Saturday, May 7, 2011

The Great Dry-Erase Experiment

Okay so it really wasn't all that "great," but it was interesting to discover the results.

In this post I mentioned I was trying out this new and revolutionary product called- dry-erase crayons. 


*insert "oooohhh's" and "aaahhh's"*


I was hoping it would change my experience with dry-erase boards forever, and now the results are in.


I tested the crayons versus regular old Expo dry-erase markers and regular Crayola crayons since I had heard rumors that they worked as well. The white board was just any old classroom white board. I didn't clean it since I figured a dirty board is more realistic and would give more realistic results.


So here it is, left to right a blue Crayola crayon, a blue Crayola dry-erase crayon, and a blue Expo dry-erase marker. You can see that the marker is the darkest, although I thought the dry-erase crayon was plenty dark to be practical. The regular crayon is the lightest in color, but is still visible enough to be acceptable.


Here is what they look like erased. I didn't apply a lot of pressure and it might be hard to see but the marker cleared the cleanest. The crayons require a little more effort to erase.

My conclusion is sort of mixed. I like the crayons, however I found for the most part that primary students tend to press down way to hard when writing which makes the crayon hard to erase sometimes. When I used them, with a lighter and more appropriate pressure, erasing was no problem. You could however, turn it into a lesson on proper pressure when writing.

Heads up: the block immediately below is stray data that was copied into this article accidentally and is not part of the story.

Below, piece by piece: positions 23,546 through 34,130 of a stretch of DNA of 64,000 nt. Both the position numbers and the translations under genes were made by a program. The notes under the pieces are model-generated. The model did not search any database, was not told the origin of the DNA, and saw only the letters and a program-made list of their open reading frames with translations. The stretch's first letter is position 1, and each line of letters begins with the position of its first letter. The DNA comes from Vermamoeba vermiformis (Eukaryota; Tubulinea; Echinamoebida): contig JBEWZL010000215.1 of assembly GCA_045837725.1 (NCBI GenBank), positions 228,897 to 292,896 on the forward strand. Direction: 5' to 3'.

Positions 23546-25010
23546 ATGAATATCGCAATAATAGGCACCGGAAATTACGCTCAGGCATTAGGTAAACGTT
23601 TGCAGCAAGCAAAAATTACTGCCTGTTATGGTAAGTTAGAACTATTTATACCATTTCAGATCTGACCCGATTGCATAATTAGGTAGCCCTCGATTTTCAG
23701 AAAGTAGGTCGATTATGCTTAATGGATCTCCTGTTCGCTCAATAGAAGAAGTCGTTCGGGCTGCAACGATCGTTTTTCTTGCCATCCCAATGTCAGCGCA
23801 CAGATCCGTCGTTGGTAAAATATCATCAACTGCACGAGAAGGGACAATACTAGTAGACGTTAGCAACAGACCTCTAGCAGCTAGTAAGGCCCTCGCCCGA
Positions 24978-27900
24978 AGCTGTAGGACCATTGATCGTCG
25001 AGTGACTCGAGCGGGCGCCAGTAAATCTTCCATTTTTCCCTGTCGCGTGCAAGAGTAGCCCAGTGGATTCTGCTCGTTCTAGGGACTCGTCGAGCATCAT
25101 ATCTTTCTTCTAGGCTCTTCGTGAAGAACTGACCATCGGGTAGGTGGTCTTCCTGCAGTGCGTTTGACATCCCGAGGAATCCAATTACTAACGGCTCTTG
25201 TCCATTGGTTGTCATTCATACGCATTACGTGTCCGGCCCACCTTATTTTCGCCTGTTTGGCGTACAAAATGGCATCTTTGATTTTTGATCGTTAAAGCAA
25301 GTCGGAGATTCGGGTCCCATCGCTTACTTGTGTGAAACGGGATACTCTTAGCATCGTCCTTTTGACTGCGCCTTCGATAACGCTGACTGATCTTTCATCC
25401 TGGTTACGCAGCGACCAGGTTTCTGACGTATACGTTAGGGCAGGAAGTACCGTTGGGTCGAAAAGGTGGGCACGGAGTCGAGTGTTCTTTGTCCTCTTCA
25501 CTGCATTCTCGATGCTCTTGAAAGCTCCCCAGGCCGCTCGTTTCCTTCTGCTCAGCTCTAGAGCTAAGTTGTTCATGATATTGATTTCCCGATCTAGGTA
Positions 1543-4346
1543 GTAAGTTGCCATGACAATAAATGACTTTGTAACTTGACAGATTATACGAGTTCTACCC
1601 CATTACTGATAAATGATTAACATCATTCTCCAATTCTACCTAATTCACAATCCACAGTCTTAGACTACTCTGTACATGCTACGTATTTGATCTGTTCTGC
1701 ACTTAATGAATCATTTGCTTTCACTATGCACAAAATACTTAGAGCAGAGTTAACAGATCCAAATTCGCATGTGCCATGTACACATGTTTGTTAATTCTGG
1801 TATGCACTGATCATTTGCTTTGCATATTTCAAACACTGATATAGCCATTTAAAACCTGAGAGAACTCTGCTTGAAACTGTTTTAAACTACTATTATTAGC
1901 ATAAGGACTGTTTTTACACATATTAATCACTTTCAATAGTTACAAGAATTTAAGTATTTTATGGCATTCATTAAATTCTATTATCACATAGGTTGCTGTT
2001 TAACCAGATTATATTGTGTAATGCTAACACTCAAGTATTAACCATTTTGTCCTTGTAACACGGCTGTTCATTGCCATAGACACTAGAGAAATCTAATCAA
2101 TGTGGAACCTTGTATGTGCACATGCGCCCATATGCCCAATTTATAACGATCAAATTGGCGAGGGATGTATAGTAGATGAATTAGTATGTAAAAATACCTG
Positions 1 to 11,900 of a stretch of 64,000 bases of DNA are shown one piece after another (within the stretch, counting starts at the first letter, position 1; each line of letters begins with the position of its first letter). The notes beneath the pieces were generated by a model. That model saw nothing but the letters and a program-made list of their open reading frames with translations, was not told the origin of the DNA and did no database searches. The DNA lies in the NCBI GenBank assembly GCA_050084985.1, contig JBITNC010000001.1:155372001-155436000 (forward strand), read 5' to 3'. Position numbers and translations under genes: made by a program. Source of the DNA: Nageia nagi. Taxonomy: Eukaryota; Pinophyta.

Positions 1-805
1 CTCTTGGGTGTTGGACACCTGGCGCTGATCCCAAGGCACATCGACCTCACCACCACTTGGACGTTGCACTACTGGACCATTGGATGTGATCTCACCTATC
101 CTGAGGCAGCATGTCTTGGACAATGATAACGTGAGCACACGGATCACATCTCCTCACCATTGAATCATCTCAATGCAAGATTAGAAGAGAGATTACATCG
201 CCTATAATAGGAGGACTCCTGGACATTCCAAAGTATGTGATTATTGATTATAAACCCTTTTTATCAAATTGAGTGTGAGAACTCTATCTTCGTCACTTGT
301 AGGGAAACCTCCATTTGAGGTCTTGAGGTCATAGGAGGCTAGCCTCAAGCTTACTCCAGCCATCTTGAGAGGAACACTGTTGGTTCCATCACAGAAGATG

The regular crayons got really mixed results. The best results were with dark crayon colors, and all the crayons tested were the Crayola brand because well, they aren't lying when they say on the box they are preferred by teachers. I'd be interested to see the results with other brands. They do require that you press down harder when writing, but honestly my kiddos do that already so it wasn't an issue. However the color is still lighter and if you use it for "every pupil response" it might be hard to read those in the back.

One thing that I saw in the reviews were issues with using markers on a board after the dry-erase crayons had been used. Not once did I have an issue with this, so I'm not really sure whether this is actually an issue or not.

So there you have it. Yes, they work, but no, they are not perfect. I'm still debating what I will choose to use in the fall, but I have a feeling it will be a mix of both.

So after reading this, what do you think? Will you stick with your markers or give the crayons a shot?

1 comment:

Amy said...

I like the crayons because my class has a problem with replacing lids on markers! I don't like the crayons because they are difficult for the kids to erase. I only use the crayons in centers. I wouldn't use them for teaching the whole class on the whiteboard (they wouldn't be able to see it).